His backstory also included claims he went to school with Luther Campbell of 2 Live Crew, who is seven years older, and that he had won three national motocross championships for Team Honda, none of which the press could find evidence of and which Team Honda denied. When challenged by the New York Times in 1991, he backtracked on some claims, saying, "I never said I went to the same high school as Luke," but repudiated having beefed up his street credentials: "I'm from the streets. That's where I learned to dance and rap. It should be obvious to anybody's eye that a white guy doing what I'm doing had to be exposed to the streets."
"Yeah, he may have exaggerated a little..." his publicist Elaine Schock says in the LA Times story. "I've known artists who have done much worse. A lot of artists do this."
It has been argued that bad boy rapper Akon may have embroidered the truth regarding some of his past misdemeanours when he first tasted commercial success in 2004. Aliaume Damala Badara, whose second album Konvicted went triple platinum in the States, claimed he was the "ringleader of a notorious car theft operation" and had spent four-and-a-half years doing bird. But the website the Smoking Gun discovered he'd once been arrested for possession of a stolen car, and was then held at the DeKalb County jail for several months before all charges were dropped. The article concluded that he'd spun "a fictionalised backstory that serves as the narrative anchor for his recorded tales of isolation, violence, woe, and regret".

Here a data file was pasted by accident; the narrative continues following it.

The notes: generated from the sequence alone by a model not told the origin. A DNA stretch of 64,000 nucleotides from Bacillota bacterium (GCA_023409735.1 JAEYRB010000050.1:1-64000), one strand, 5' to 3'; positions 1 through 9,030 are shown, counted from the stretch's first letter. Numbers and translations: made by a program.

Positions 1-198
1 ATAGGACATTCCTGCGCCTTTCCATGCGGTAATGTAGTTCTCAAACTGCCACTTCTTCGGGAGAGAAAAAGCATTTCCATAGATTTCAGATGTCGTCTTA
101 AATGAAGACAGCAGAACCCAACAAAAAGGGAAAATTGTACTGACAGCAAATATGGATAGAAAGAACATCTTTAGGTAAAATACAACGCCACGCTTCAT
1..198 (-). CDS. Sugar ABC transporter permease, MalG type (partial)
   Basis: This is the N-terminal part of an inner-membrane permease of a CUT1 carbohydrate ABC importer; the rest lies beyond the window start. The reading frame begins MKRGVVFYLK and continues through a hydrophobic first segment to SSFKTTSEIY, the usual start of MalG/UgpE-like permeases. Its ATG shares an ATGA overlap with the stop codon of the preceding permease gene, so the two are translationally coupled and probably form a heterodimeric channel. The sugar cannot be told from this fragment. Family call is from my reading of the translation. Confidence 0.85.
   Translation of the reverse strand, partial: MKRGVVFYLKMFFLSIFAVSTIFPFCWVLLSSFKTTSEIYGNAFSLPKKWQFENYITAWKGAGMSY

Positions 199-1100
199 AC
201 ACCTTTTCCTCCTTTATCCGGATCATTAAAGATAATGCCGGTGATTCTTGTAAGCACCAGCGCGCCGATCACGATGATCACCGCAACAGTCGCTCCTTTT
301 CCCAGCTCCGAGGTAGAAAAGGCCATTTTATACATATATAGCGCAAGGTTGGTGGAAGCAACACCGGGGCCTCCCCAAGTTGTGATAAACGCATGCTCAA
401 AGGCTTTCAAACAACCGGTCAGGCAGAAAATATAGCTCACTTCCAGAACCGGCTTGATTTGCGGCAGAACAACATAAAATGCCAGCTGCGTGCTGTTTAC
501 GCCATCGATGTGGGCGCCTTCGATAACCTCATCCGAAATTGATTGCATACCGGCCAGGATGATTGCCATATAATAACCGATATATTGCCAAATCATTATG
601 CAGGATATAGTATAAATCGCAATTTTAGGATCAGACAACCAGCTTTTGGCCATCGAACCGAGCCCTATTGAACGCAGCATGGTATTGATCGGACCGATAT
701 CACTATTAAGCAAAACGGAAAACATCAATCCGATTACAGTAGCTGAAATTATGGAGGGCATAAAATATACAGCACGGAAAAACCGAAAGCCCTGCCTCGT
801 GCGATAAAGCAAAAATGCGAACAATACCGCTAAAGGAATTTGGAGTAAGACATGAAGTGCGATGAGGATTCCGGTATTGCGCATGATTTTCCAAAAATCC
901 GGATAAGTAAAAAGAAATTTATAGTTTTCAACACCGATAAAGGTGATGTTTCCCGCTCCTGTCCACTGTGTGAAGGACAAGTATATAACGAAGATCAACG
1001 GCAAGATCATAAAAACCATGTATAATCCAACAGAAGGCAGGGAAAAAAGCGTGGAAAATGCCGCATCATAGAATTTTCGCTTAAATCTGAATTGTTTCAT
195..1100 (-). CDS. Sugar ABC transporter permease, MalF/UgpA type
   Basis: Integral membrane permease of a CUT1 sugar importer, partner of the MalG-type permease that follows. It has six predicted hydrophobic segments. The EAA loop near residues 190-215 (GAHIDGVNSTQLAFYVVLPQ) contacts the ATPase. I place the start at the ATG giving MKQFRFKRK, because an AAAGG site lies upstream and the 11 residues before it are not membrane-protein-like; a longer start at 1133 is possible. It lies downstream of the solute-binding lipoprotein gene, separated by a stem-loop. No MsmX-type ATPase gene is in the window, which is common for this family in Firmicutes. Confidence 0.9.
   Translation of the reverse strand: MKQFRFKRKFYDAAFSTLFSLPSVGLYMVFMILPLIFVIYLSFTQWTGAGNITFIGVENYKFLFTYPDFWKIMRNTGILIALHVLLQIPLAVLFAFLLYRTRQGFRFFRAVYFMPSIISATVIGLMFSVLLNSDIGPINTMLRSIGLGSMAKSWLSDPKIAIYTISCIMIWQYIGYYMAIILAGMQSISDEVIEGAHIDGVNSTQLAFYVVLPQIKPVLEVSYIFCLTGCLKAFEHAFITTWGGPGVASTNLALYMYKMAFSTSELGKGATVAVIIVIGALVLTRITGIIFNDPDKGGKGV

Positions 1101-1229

"It's [just] an article," the musician told MTV. "Everyone's entitled to their own opinions and views. At the end of the day, the Konvict movement is keeping me out of jail. It's nothing I want to glorify or go back to. Honestly, I'm glad something like that came out, because it opens the minds of other people who're thinking positive."
The famous oedipal monologue in the song The End certainly suggested The Doors' frontman Jim Morrison's relationship with his parents might be precarious. Morrison’s father, an admiral in the Navy, was persona non grata, and his mother became a strict disciplinarian when Jim's father was away (which was often) according to David Comfort's The Rock and Roll Book of the Dead. The singer, nicknamed the Lizard King, refused to receive them after shows and told journalists they were dead. That claim even made it into Elektra records' official biog, according to Legacy.
"We look back on him with great delight," said George Morrison in the book The Doors by The Doors in 2006, two years before his own death. "I had the feeling that he felt we'd just as soon not be associated with his career. He knew I didn't think rock music was the best goal for him. Maybe he was trying to protect us."